Dance, Zombie, Dance!
Who is the puppet master? The animator! Read on to see how Carter makes zombies bend to his will.
Call me Carter. Or you can call me the “Sarge,” if you’re the “Priest” (or if you’re feeling frisky). Only my wife and doctor call me David. Over the past 23 years, I’ve run the gamut of game art, from character/weapon design and animation on the original Unreal and Unreal Tournament, leading animation for the Red Faction franchise and The Punisher, art direction on Saints Row 2, studio animation director for Brothers in Arms: Hell’s Highway and Borderlands, and, for the past four years, serving as senior artist/animator/motion capture director for Sony on PlanetSide 2 and H1Z1.
Today we’re going to make one of our zombies do an appropriately “haunting” dance. I laid hands on a few pieces of dance motion, that - when chained together - should give us what we’re looking for. First we need a zombie. This one should do.
Next we’ll need those source motions to build into our dance animation. I have four sequences in four separate files containing the dance steps we want. We’ll need to merge these together in a single file along with our zombie buddy.
I’ll start by loading our zombie model with his skeleton into Motion Builder, characterizing him and assigning a control rig. Characterizing the zombie is a process in which we define which skeletal bones drive what parts of his anatomy, arm bones, leg bones, spine and head bones, etc. This allows us to then assign a control rig, in turn enabling us to animate those bones using inverse and forward kinematics [IK/FK]. The result is that we can grab the hand and position it where we like, while the arms bones (or even the spine down to the feet, depending on the parameters we set for the rig) automatically twist and bend as you would expect them to, in order to get that hand where we want it.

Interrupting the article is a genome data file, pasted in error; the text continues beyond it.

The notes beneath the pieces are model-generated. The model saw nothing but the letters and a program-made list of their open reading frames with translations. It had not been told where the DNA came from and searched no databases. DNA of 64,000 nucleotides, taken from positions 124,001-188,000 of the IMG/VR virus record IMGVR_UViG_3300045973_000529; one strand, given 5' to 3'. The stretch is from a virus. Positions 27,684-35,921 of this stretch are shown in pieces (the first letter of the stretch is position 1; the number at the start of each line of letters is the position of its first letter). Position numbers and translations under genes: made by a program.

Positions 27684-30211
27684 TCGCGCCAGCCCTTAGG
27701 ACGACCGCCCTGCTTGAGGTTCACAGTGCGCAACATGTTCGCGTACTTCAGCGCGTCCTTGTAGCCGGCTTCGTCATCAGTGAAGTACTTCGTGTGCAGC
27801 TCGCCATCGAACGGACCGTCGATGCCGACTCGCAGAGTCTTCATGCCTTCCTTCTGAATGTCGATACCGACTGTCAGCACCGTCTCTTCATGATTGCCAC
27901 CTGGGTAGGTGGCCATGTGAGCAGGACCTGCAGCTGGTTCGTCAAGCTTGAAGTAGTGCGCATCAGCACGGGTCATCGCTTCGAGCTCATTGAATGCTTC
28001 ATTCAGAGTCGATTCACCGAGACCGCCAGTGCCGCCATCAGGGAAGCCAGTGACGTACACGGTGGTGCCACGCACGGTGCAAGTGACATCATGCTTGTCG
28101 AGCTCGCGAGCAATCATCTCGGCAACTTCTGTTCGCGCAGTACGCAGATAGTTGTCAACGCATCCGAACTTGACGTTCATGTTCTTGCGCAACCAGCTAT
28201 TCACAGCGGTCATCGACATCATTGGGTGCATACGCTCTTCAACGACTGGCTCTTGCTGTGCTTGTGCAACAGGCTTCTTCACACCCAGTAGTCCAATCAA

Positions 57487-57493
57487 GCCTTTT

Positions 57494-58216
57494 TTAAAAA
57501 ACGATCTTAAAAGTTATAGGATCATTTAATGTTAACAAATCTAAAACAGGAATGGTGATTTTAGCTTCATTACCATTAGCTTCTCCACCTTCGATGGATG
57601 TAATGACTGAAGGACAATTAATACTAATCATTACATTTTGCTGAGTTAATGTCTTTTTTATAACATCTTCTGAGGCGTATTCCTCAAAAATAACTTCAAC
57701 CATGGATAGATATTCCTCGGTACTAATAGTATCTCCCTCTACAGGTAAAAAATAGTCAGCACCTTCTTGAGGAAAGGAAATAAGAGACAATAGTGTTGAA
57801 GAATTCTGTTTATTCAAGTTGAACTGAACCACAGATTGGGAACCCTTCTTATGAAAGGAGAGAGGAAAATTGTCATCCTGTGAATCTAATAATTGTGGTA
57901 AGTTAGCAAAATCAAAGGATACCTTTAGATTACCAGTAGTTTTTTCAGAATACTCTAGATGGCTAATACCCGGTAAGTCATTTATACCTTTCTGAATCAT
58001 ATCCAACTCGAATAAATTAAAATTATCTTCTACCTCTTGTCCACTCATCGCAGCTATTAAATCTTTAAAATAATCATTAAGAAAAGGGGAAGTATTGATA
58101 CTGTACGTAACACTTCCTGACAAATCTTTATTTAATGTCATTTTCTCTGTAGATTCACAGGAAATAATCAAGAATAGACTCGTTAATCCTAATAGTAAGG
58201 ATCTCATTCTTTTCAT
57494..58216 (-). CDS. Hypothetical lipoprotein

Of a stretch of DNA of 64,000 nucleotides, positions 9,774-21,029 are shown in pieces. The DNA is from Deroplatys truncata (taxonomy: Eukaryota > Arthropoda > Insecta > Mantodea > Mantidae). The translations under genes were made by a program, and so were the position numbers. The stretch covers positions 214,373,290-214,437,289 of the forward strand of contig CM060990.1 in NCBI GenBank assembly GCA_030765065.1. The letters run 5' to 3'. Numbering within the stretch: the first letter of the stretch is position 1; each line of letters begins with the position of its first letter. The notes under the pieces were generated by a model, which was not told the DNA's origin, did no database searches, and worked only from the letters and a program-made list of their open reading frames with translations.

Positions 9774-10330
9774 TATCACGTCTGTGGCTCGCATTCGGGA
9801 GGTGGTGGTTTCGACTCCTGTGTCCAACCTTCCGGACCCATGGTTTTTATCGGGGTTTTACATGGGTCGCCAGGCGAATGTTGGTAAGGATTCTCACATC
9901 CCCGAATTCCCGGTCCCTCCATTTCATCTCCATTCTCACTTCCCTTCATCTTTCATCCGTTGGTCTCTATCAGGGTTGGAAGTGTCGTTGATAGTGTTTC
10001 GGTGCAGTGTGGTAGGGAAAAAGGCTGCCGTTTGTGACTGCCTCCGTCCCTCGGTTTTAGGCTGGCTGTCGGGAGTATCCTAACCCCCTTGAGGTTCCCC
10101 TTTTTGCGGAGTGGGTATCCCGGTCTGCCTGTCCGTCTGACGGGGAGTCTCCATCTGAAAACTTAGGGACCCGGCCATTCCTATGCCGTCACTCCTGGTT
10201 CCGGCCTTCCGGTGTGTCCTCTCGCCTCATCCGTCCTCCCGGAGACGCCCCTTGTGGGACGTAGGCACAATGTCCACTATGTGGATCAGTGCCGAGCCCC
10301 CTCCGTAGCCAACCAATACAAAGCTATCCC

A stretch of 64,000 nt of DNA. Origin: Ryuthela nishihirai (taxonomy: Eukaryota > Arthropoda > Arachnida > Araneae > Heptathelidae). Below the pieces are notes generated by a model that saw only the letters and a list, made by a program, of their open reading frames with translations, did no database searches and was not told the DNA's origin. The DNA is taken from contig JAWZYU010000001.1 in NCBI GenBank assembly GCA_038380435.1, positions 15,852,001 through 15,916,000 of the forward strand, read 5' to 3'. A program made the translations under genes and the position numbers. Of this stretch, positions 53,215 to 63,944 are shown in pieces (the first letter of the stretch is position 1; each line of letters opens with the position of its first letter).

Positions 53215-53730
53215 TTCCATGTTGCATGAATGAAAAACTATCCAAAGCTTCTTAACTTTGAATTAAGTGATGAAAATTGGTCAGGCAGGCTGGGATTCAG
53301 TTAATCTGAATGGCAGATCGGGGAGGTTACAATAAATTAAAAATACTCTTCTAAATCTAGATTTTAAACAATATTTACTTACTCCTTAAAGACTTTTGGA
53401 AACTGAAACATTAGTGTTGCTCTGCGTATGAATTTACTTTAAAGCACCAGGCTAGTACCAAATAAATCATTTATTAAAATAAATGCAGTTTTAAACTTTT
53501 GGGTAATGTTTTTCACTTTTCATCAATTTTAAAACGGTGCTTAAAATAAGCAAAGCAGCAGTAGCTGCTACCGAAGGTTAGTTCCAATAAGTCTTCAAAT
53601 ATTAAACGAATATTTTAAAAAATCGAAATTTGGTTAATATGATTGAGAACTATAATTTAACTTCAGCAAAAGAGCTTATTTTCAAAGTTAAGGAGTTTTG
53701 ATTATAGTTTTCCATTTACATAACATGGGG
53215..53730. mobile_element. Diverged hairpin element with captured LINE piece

Now that the zombie has a control rig and he’s ready to animate in Motion Builder, we’ll merge in those four different dance sequences along with a base idle motion that blends into the first dance move.
Let’s open up Motion Builder’s story mode window and start gluing these moves together. First, I’ll duplicate the Idle move and name it Dance_Full. We’ll merge the remaining dance moves on top of this animation, blending their start and end points to get our final dance.
Next we’ll insert a character track into the story mode window and assign our character as the target for our story mode editing. With that done, we can now pull in our individual dance takes and begin blending things smoothly.
All the tracks are together now, end-to-end. But each of the takes are resetting back to the origin, xyz=0,0,0 on the world axis. So he’s dancing a good distance away from the start, and when the next take starts he’s popping back to that start point at the origin. We need to fix that. So we’ll use the story mode “Match Options” to force the character to begin animating the next group of dance moves from the exact position where the previous take left off. The pelvis should be a good object to use for matching these positions.
It’s looking better now. I’ll add in some simple camera motion, so we can follow the zombie around a bit as he dances and render out the entire thing. Let’s see what we get.
There you have it. Unfortunately, we’re too busy working on Early Access for me to afford time to attach an audio track. So, you’ll have to put your beatbox skills to work or queue up your own music to get the full effect. We’re having a great deal of fun bringing life to the characters of H1Z1, and are super excited to see you all enjoy the results of our efforts.
Who is the Priest? He’s the reverend brother [tech guru] guiding the souls of our creation across the river Styx [Natural Motion’s Morpheme Animation System], delivering them safely to the shores of the Underworld [H1Z1’s AI, input control and physics systems]. Peace be with the Priest.